Despite what romantic comedies and Nicholas Sparks novels have tried to tell us, a good sex life takes some work.
These fictional depictions of love rarely factor in the complexities of real life, such as a healthy work-life balance, stress management, the dreaded dry spells — the list goes on.
As someone who's always had a pretty healthy sex life, I never expected something as mundane as a stressful job to affect me as much as it did.
I remember thinking it seemed silly for me to not be able to separate the pressures of my job from my happiness in my relationship.
Like, don't most people have sex to relieve their stress? Why couldn't I just be one of those people?
David M. Ortmann, a Licensed Clinical Social Worker who practices in both New York City and San Francisco, managed to perfectly sum up the relationship between stress and sex.
"Sex, no matter how powerful or creative, is often a fragile construct vulnerable to the arrows and slings (and increased cortisol levels) from other significant parts of our life," he told Elite Daily.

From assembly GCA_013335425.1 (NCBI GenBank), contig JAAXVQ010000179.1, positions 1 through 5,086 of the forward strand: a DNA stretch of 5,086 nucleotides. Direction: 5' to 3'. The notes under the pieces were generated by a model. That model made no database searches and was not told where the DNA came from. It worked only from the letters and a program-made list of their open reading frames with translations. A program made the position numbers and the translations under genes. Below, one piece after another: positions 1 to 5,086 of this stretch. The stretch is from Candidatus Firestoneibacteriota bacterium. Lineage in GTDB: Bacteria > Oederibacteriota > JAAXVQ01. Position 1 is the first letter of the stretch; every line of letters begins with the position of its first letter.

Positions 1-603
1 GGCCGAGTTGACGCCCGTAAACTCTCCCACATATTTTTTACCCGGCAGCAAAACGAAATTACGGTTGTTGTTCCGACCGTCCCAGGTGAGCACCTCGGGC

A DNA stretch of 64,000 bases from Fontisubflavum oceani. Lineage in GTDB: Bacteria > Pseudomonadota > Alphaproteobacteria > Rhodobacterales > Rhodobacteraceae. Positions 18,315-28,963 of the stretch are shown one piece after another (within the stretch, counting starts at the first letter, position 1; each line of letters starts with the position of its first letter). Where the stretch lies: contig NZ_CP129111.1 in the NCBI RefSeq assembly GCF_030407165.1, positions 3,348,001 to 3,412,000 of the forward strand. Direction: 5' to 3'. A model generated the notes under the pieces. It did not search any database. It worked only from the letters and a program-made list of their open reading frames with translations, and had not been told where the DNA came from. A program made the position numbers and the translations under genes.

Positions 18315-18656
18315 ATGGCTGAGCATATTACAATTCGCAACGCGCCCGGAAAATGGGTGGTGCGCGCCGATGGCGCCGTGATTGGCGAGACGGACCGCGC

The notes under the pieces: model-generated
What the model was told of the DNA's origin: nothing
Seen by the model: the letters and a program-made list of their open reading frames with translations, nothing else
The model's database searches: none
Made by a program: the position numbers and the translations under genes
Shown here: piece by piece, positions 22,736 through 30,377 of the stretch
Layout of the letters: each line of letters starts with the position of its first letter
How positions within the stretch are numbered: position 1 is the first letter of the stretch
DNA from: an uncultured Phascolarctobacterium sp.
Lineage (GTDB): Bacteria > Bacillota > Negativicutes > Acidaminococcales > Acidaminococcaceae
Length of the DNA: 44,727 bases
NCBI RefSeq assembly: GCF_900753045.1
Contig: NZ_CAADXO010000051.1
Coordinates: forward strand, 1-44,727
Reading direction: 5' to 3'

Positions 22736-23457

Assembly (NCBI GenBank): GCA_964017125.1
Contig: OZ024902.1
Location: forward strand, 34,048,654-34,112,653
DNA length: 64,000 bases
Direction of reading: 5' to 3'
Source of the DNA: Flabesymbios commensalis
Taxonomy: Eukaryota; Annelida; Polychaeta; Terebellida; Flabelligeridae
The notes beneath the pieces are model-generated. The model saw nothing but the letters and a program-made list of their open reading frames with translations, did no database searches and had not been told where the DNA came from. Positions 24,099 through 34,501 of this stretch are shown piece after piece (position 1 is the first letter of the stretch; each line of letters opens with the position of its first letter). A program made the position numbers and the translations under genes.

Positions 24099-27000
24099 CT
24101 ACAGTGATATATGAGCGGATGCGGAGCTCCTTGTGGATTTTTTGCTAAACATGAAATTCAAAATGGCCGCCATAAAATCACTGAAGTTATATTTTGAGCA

Sex, no matter how powerful or creative, is often a fragile construct vulnerable to the arrows and slings (and increased cortisol levels) from other significant parts of our life.
Even though I never expected it to happen, my sex life was, indeed, not immune to the many arrows and slings that came with my past workplace. Here's how.
1. The urge to have sex just isn't there anymore.
Sex became possibly the biggest afterthought of my life.
Seriously, I just never even thought about it most of the time. Not only were my weekends and evenings (AKA prime sexy time) being swallowed whole by the demanding responsibilities of my job, but even when I did find a little free time, I never thought about having sex anymore.